When Samual Byrd saw the daily challenges his mom faced as a recently-diagnosed diabetes patient, he wanted to do something to help her get healthy again. As a bioengineering student and entrepreneurship fellow at Washington State University, he was uniquely suited to actually take on that challenge.
Guest Post from Hope Tinney with the Small Business Development Centers
Torklift International, an industry leader in after-market upgrades and accessories for truck campers, caravans and other recreational vehicles, has been selling its made-in-Washington products to camping enthusiasts around the world for decades.
For the most part, though, international customers were going online or working through an authorized dealer to buy tow bars, hitches, turnbuckles, truss extensions, tie-downs and other hardware, which meant the single-item shipping costs were high and the delivery time could be weeks, if not months.
With a relatively large and growing customer base in Australia, the family-run, Kent-based company started wondering if the customer demand could support a distribution center Down Under. » More …
University faculty are not the only ones making an impact with their research – over the last few weeks WSU students have developed and been recognized for innovations that tackle grand challenges such as sustaining health around the world and developing sustainable resources. We wanted to take a moment to highlight these student teams, and demonstrate the impact that experiential education has not only on students’ development, but on their communities as well. » More …
General Electric recently released a series of commercials that repaints the 123-year-old industrial company as an innovative, fresh place to work for young computer scientists and programmers. GE’s wants to be viewed as the world’s premier digital industrial company, and Patrick Williams would like to do the same thing for agriculture. » More …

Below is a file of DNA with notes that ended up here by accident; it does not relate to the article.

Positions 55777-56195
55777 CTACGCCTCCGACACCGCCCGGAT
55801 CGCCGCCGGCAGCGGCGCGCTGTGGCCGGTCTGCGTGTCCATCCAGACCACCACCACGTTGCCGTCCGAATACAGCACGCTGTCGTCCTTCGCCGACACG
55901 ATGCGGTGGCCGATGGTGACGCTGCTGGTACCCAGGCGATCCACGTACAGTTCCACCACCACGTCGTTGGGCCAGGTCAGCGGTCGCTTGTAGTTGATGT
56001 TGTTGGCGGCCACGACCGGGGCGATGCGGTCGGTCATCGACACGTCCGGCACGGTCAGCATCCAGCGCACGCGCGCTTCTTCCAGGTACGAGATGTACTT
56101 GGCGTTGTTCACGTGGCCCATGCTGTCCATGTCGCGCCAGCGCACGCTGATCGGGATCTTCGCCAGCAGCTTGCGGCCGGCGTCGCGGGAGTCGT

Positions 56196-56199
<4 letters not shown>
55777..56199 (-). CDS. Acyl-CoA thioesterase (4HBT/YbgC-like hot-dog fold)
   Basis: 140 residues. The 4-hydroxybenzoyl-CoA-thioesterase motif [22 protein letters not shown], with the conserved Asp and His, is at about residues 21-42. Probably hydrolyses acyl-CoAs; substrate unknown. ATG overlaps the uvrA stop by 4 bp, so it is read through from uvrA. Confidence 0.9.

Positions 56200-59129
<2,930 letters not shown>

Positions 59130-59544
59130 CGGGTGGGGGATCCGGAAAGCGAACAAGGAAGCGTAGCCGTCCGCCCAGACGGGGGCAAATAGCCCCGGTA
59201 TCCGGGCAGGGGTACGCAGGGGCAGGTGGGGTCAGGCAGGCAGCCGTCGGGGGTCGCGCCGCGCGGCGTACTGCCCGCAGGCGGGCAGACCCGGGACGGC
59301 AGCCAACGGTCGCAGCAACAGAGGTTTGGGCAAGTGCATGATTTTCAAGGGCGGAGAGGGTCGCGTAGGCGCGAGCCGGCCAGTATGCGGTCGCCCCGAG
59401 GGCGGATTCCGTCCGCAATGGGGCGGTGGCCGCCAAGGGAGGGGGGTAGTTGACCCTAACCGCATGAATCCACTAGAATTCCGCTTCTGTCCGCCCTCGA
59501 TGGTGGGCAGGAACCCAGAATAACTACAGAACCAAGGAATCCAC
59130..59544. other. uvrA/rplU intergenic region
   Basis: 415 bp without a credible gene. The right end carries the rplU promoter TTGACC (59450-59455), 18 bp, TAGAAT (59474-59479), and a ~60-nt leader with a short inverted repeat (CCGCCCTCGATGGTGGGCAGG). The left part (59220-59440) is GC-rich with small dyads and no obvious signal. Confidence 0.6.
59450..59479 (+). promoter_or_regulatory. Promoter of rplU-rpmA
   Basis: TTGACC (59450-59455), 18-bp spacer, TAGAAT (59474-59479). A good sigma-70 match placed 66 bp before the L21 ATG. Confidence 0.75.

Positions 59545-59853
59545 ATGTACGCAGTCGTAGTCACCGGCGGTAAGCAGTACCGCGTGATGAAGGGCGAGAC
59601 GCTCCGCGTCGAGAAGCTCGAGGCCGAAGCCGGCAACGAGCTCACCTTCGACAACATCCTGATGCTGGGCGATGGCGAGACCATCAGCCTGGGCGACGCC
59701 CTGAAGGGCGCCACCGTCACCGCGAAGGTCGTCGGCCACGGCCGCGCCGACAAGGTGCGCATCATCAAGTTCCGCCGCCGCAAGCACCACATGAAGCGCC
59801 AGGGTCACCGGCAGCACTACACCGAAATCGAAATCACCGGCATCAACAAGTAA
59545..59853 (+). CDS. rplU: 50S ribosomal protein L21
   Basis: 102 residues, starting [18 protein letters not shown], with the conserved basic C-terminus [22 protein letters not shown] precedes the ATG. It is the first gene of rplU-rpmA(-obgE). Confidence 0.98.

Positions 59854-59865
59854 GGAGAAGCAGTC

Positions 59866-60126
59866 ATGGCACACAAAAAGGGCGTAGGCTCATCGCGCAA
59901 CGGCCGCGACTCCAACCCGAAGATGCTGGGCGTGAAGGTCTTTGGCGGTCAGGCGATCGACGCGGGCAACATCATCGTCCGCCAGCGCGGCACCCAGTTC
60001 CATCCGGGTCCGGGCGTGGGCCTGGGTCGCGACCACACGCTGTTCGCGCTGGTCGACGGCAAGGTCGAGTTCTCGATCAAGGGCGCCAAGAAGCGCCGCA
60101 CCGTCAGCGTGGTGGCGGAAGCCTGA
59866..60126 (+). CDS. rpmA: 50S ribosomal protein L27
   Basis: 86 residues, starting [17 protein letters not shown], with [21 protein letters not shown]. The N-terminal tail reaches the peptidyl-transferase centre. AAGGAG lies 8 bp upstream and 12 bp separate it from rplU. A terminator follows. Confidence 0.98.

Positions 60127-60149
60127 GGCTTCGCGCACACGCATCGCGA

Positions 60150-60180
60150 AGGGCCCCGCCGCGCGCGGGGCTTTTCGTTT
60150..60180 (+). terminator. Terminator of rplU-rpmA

“I couldn’t hire enough people to do what Business Growth MAP has done for me. Hands-down, it’s one of the best things I’ve done since I opened.”
– Bonnie Brasure
Owner, Bleu Door Bakery
Bonnie Brasure represents one of the 145 organizations and entrepreneurs who have received free business consulting services from students in WSU Vancouver’s Business Growth Mentor Analysis Program (MAP) over the past four years. Since launching in 2011, participating companies reported $4.6 million of new revenues and 15 full-time jobs that are directly attributable to the program.
Corinna Cisneros did not take her decision to pursue engineering lightly. As a single working mom going to community college full time, she wanted to be sure that more time in school would land her in a fulfilling career.
At Tacoma Community College, Cisneros excelled in math and worked as a tutor and supplemental instructor. Her plan originally was to pursue teaching, but co-workers recognized her potential for engineering and recommended she consider the field. After diligent research exploring the profession, this first generation college student set her sights on a bachelor’s program at Washington State University, a move that would mean two more years of school.
“I wanted to show my daughter that education is important,” Cisneros said, “that no matter how much money you have, whether you’re dirt poor and have family support or not, that getting your education is achievable.”
One of Bob Stevens’ favorite things about owning a business is helping high school students through their first job interviews.
“They are scared, but rapt with attention,” said Stevens, who owns and founded Northwest Applied Marine in Chewelah, Wash. “You can see that they really want to learn something.”
In 10-years as a resident of Chewelah – population 2600 – Stevens has seen manufacturing companies come and go partially due to a lack of talented local workforce, a trend which is also happening nationwide. When Stevens launched Northwest Applied Marine in 2010, he experienced his own need for a talented workforce, and turned it into an opportunity to offer more vocational training to Chewelah students. Currently, he has five high school interns.
“Pretty much the only job opportunity in town is Subway or Zips fast food,” Stevens said. “The students I work with are intelligent and very capable; they need opportunities outside of home and school to learn.”